Toscanini was not all martinet, he was a sensitive human being ... with the most delicate feeling for the sensuous possibilities of each instrument, although this sensitivity did not extend to the human voice. But he was equally intolerant of his own voice. Absentmindedly, he used to sing along with the orchestra. Appalled at his own croaking, he once stopped rehearsal to ask sharply, "Who's making that noise"?
Toscanini shared a not since equaled rapport with the audience who loved him for his wealth of sympathy, his versatility of repertoire, which increased with age, his unique fusion of intense emotional fire, logic and subtlety. At his last regular concert with the New York Philharmonic in April 1936, crowds lined up in the streets before dawn, waiting to get in. Orchestra seats went as high as $100 each. Bravo after bravo greeted his performance, and the audience wouldn't leave until the orchestra's manager stepped out to say, "the maestro asks to say he loves you and begs to be excused."
It's interesting to note that when he returned to the Philharmonic in 1942 after a six-year absence to conduct six post-season all-Beethoven concerts, at the very first rehearsal - - with no preliminaries - he began to conduct, and the orchestra played as if they had played for him just the day before. "They have remembered everything I taught them; nothing is missing" Toscanini explained with satisfaction.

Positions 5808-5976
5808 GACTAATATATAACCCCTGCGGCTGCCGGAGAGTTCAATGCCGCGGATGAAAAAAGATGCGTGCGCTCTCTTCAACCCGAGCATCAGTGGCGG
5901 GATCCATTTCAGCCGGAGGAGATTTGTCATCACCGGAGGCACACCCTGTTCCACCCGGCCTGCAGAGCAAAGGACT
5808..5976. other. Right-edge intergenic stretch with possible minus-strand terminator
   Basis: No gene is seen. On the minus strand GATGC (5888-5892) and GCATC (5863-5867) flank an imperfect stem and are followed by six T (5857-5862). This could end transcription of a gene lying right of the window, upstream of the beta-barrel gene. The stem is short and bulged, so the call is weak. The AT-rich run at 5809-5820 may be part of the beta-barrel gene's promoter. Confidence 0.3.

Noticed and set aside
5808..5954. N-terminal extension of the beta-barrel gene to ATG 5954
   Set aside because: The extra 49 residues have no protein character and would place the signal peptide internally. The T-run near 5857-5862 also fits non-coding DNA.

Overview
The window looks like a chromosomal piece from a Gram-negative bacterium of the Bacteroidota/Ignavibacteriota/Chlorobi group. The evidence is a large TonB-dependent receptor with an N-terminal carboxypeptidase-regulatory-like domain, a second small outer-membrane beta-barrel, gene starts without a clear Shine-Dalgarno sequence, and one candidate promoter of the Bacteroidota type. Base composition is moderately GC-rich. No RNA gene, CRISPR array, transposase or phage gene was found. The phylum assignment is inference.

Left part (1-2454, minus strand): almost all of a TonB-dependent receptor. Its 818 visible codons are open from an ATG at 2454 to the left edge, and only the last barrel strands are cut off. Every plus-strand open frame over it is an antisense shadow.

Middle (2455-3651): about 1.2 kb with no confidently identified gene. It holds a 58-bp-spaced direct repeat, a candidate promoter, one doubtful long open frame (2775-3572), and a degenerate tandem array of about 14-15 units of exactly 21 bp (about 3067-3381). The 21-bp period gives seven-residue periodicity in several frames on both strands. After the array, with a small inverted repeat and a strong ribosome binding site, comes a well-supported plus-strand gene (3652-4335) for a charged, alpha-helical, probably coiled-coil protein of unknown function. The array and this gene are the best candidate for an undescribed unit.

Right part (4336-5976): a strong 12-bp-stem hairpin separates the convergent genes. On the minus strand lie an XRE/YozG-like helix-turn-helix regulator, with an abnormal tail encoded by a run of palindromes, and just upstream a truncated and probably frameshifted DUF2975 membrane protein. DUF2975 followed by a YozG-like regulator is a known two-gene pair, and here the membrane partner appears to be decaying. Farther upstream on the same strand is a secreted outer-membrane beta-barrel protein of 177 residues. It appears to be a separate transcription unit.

Toscanini reached even larger audiences as organizer and conductor of the National Broadcasting Company Symphony Orchestra, with whom he was associated from 1937 to 1954. In 1937 he modestly refused an Oxford University degree of Doctor of Music, but endeared himself to millions of British by conducting a concert at Oxford to aid the University's reopening of the La Scala Theatre in 1946 - - after World War II his concerts made it possible. His South-American tour with the National Broadcasting Symphony Orchestra won friends for America and Italy throughout the hemisphere. He was literally our envoy extraordinaire!